2.

3.

4.

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5. 6.

Internetworking reduces transaction time thus saving valuable time. In the end, the customer gets improved services with efficiency. The ease of use of online markets is characterised by the fact that systems are so easy to use compared with placing manual service provision requests. Orders can be entered at any time in 24 hours a day with confirmations arriving almost immediately. Customers can check their account status at any time and do not have to wait for monthly statements. This positively affects the operations of the service provision business. For example, an industrialist onlyneeds to access his machine technician’s web and call upon him in case of machine failure.

3. Role of database administrator i) To maintain the database. The database administrator is responsible for making additions, deleting unnecessary information and ensuring that there is no duplication of data. Maintaining the data dictionary. A data dictionary is an index of data held in a database, which can be used in the maintenance and access of the database. It contains a pool of information concerning a database. Helping users to overcome the problems that they may encounter when using the database. Resolving conflicts between users and the technical people. Overseeing the database security. Evaluating the Database Management System’s (DBMS) performance so as to determine whether it meets the organisation’s needs. Enhancing backing up of data and making sure that a data recovery system is in place. Ensuring compliance with the rules and regulations, for example, statutory legislation such as. Data Protection Act.

ii)

iii) iv) v) vi) vii) viii)

4. Industries and business organisations using computer networking 1. 2. 3. 4. Banking industry Networking in the banking industries is used to provide such services as CHAPS and BACS. Retailing industry Chain stores and supermarkets use computer networking to facilitate branch accounting by linking branches with the head office. Service provision industries These industries are networked with their customers so as to facilitate faster delivery of services. Educational institutions These may use networking so as to have homogeneous information regarding every aspect. For example, fees collected form students. Implications of increased electronic networking on computer security. Computer security refers to the protection of data and programmes from threats, which may cause unauthorised changes and modifications of data or programmes as well as protection of information systems to ensure that the system operate as designed.



Electronic networking affects computer security in that: 1. It may result to unauthorised access to personal or confidential information.

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2. 3. 4.

It may result to deliberate modification of important data to act as cover-ups to illegal activities. Electronic networking exposes data held in computers which can hurt businesses by exposing their secrets. It could lead to system degradation, for example, where viruses, worms and computer related crimes are transmitted through networks.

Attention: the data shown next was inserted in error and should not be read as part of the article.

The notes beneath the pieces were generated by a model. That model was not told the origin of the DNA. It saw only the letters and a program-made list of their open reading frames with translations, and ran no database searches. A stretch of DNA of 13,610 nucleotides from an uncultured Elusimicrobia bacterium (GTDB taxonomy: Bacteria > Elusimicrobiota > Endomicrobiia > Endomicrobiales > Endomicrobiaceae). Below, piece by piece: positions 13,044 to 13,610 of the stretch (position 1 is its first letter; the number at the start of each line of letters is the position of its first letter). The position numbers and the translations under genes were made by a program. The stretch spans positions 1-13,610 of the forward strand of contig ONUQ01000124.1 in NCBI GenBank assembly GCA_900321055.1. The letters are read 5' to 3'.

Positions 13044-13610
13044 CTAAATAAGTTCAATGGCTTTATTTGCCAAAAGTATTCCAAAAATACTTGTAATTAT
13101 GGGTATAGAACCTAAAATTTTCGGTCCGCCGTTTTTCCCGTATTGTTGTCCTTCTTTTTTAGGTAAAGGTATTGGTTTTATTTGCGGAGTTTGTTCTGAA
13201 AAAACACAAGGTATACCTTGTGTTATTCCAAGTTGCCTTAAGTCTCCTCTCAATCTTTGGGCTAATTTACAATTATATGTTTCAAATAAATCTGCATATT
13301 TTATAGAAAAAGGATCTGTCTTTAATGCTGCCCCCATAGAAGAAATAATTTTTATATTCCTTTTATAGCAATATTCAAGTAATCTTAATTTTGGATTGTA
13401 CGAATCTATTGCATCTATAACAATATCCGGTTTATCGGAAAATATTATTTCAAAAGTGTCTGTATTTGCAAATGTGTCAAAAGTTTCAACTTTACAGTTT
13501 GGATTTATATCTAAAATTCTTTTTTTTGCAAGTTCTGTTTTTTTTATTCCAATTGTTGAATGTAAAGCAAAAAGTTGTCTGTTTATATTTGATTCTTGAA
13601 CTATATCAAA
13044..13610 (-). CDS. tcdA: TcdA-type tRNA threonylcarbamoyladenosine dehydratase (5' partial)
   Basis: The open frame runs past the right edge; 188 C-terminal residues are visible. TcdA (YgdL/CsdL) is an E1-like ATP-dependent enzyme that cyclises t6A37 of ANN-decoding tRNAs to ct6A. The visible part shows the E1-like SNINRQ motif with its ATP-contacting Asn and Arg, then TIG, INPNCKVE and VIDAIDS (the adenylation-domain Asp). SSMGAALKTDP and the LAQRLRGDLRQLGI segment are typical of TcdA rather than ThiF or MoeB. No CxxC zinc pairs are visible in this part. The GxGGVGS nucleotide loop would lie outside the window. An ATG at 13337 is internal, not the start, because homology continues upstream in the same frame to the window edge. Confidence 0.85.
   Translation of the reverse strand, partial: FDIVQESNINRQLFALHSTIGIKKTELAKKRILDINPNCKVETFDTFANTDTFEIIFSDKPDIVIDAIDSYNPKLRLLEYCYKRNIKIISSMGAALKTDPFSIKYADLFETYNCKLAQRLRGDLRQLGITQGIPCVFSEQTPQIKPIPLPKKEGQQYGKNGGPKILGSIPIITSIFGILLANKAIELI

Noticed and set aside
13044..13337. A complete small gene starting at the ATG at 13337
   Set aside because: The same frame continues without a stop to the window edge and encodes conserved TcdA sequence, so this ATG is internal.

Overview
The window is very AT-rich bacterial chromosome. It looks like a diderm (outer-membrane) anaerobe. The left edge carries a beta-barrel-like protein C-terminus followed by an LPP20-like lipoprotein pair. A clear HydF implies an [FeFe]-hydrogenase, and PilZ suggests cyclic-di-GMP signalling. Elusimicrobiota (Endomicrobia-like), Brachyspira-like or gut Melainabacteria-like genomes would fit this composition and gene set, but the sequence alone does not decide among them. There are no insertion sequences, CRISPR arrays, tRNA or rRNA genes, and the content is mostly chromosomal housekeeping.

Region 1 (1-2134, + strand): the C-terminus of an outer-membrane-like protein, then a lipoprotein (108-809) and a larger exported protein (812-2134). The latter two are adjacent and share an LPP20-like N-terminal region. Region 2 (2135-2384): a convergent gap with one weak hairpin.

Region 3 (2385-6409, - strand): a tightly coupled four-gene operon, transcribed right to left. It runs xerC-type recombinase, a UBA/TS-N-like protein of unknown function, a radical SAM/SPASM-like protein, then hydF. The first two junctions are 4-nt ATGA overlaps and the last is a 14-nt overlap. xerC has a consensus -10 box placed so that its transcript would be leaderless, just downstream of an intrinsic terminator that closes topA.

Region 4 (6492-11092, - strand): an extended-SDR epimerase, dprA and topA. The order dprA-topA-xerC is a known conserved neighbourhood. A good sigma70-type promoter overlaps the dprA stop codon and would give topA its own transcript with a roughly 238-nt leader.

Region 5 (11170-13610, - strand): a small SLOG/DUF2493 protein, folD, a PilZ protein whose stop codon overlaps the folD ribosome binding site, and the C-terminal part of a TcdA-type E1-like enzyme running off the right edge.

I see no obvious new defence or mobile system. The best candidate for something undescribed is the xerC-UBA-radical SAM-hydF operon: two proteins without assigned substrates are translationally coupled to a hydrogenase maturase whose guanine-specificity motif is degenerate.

5. Situations whereby wireless communication is favourable over guided communication: 1. When there are geographical barriers to be encountered e.g. mountains, rivers, and oceans. Geographical barriers hinder cable installation but they do not affect wireless communication. Hence wireless communication is suitable for sites where such barriers are to be found. Area of coverage is large e.g. global coverage. Wireless communication would be suitable because there are no cabling costs involved as compared to the high cabling costs that would be incurred with the guided communication. When the sender and receiver are mobile e.g. in mobile telephony. Wireless communication would be suitable because it can accommodate the movements of sender and receiver since there is no guided link to tie down the sender and receiver to a specific location. When the risk of sabotage must be reduced. Wireless communication is less susceptible to sabotage because of the absence of a cable link between two communicating nodes. Broadcast communication e.g. Television broadcasts. Using wireless communication would reduce cabling costs. Fast deployment is required e.g. news reporting, seminars, etc. In such an instance, installing a wireless communication network would be faster than installing a guided communication network. Where cabling may not be run e.g. listed buildings.

2.

3.
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7.

Chapter 8
1. a) Electronic Data Interchange (EDI) This refers to a form of computer-to-computer data interchange through agreed standards by all parties. The concept of one computer communicating to another can be faced with major difficulties such as: i) Each business organisation wants to produce documents to its own individual requirements and structure. ii) Different makes of computers cannot easily communicate to one another due to compatibility problems. iii) Businesses may be working at different time schedules especially when engaged in international trade.